Apple also maintains a Supplier Responsibility Team that performs regular audits to ensure compliance, but factory conditions continue to be an ongoing issue for Apple due to both the sheer number of suppliers the company works with and the fact that factories benefit from producing large quantities of product at a low cost.

The full documentary will be shown on BBC One on December 18 at 9:00 PM U.K. time, and it will be replayed later on BBC iPlayer.

Update: The BBC has added a video clip from the documentary.


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Top Rated Comments

macintologist Avatar
122 months ago
You want to be careful with journalism as a truth-seeking enterprise. Remember that the point of journalism is to sell a story, and stories don't go over well if they are nuanced, complicated and don't neatly fit into a pre-existing narrative. If they found video footage of employees being satisfied, they wouldn't include that in the documentary because it makes the story less compelling.

Beware of the narrative. The truth is complicated and messy. This documentary represents a slice of the truth, but it's not the whole truth.
Score: 49 Votes (Like | Disagree)
ChazUK Avatar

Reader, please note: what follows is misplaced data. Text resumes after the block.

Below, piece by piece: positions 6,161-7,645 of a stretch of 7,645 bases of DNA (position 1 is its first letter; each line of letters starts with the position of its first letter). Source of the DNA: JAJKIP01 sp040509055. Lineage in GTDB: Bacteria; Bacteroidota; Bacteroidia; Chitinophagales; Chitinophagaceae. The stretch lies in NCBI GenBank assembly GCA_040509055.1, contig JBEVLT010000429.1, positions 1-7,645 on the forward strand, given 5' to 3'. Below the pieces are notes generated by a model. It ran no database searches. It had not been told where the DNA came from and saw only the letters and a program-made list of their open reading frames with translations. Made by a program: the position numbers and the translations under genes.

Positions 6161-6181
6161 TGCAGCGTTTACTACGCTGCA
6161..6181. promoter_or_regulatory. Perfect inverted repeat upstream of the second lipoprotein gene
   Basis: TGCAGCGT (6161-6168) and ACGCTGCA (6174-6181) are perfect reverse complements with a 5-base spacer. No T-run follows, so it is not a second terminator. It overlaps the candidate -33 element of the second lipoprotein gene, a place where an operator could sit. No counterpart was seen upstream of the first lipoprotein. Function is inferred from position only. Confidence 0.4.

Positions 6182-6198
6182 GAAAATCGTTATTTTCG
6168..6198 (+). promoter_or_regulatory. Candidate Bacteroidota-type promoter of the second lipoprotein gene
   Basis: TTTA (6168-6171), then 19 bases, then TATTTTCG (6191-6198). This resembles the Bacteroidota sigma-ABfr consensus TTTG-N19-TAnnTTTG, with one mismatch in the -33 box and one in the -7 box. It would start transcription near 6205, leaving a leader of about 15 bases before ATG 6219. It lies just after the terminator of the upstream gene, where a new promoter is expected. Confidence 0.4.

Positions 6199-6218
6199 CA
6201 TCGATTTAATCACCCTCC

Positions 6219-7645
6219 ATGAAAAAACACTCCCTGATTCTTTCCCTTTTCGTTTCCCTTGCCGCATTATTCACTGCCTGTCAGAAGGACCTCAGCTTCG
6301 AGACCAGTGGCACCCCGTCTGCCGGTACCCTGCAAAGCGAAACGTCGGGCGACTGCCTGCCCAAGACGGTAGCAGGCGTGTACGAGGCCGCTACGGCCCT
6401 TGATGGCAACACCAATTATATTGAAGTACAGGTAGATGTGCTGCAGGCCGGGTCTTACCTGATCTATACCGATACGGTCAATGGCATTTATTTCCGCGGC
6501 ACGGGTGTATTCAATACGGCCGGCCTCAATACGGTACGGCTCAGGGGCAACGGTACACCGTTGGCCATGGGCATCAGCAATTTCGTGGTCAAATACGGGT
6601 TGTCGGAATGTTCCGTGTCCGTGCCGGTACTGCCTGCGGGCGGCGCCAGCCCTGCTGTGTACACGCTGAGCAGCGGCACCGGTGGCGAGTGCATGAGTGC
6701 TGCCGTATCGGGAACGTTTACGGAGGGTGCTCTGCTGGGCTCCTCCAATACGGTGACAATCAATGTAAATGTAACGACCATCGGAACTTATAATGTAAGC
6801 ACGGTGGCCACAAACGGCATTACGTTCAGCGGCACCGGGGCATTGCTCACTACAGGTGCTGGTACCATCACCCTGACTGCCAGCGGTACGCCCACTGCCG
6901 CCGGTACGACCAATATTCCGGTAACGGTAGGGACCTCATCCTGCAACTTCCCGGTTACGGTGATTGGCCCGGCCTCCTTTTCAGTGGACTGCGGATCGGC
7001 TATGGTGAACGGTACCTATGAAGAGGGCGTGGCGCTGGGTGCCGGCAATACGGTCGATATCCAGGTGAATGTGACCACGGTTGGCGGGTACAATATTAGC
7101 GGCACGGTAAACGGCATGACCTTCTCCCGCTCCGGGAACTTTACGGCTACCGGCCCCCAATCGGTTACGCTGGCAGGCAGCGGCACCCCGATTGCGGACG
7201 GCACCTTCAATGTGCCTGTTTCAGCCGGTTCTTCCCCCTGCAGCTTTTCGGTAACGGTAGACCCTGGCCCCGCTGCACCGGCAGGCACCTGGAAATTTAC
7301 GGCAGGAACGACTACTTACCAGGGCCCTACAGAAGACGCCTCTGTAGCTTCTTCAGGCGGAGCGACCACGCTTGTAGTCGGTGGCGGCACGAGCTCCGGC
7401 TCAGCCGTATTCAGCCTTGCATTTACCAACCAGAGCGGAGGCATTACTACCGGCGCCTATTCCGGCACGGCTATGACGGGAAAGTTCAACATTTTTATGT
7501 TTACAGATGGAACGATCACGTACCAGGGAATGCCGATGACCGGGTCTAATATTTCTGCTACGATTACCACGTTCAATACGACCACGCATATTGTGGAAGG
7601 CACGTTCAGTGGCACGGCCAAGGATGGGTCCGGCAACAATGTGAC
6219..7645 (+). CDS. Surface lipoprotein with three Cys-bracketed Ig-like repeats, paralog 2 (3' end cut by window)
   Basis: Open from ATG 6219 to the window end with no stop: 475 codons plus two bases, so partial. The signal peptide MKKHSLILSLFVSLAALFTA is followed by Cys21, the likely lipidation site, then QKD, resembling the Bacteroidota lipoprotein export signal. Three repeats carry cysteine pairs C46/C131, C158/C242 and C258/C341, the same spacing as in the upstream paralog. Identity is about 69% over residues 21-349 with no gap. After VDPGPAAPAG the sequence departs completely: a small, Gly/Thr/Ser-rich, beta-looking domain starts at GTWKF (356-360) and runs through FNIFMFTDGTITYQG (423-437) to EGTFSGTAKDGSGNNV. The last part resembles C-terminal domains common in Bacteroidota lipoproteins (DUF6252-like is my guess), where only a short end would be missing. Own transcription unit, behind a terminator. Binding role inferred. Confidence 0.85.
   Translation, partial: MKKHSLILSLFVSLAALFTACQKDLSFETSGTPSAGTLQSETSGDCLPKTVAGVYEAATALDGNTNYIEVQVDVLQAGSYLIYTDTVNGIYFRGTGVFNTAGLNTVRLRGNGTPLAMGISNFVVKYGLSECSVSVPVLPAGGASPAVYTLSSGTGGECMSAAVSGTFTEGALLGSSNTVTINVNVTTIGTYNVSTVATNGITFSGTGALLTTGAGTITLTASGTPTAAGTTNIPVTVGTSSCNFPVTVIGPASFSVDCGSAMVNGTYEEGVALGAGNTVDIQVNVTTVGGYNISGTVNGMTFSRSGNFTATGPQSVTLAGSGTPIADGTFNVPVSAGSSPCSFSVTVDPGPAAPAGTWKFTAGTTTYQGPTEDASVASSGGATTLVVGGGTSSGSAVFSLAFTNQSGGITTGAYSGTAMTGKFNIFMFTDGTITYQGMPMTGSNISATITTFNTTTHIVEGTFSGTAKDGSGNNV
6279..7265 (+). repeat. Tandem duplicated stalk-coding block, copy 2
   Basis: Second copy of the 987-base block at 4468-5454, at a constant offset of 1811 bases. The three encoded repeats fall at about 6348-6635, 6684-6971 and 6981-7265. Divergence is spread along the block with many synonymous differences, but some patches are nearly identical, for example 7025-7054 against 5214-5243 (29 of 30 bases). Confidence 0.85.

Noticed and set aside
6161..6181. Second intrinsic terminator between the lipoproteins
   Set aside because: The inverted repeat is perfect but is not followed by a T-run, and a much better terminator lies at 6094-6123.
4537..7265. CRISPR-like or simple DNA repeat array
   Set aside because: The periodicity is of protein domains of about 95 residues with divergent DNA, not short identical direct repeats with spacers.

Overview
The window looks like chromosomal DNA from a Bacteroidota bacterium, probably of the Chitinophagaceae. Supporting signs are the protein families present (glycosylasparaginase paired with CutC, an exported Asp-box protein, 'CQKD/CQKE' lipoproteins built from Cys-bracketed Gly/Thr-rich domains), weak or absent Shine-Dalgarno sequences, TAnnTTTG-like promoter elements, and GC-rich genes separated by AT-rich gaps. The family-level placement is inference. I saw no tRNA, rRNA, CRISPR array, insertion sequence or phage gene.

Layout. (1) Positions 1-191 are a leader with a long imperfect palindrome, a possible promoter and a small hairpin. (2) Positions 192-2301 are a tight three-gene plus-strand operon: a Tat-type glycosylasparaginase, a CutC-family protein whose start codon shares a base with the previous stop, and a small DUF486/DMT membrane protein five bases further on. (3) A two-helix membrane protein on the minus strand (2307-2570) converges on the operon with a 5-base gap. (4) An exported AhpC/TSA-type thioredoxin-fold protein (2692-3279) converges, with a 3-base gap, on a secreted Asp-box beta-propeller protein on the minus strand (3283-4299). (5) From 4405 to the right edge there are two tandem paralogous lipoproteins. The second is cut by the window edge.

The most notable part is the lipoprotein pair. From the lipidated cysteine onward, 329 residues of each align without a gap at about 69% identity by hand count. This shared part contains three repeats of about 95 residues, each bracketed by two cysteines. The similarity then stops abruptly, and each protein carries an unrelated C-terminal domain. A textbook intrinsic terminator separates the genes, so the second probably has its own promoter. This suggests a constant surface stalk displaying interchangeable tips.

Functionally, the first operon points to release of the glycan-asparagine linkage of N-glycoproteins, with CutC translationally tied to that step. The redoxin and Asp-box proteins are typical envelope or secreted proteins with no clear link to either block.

122 months ago
So instead of presenting these findings to Apple and actually trying to improve the situation, they are going to capitalize on it by making a "documentary" for more $$$? Disgusting.

You obviously don't know how the BBC is funded.
Score: 40 Votes (Like | Disagree)
Gav2k Avatar
122 months ago
Yet they fail to report that these hard done by people are paid a fair wage by there countries going rate and there there by CHOICE. It's not forced labour!
Score: 37 Votes (Like | Disagree)
Z400Racer37 Avatar
122 months ago
Shocker.

You know, I'd like to know how many people BBC has lifted our of a subsistence farming way of life?

Also, how many UNPAID interns helped put this crap together? Hypocrisy Much?

Oh, they're not gonna talk about that at all? Yeah, that's what I thought. :rolleyes:
Score: 25 Votes (Like | Disagree)
Digital Skunk Avatar
122 months ago
I don't ask the folks at Apple Retail if they've gotten enough rest. I don't ensure the ARS employee's safety. That's the job of the employer.

I don't understand how it's Apple's or Dell's or HP's responsibility to ensure FOXCONN workers are getting enough rest.

Not trying to be an Apple apologist here, just saying that Apple and the rest may want to pull their business if they know something is up, but it's not their responsibility to make sure folks in another company aren't working themselves too hard.

There's a lot of fabrication in documentary story telling. The most recent one I can recall is 12 O' Clock Boys, which is total garbage.
Score: 23 Votes (Like | Disagree)
8281 Avatar
122 months ago
I sympathize with the workers and it's good to raise awareness, but to focus only on Apple is a little disingenuous. Every tech company probably sources some components from factories with questionable labor practices.

That said, maybe this will motivate other companies to hold their suppliers accountable.
Score: 20 Votes (Like | Disagree)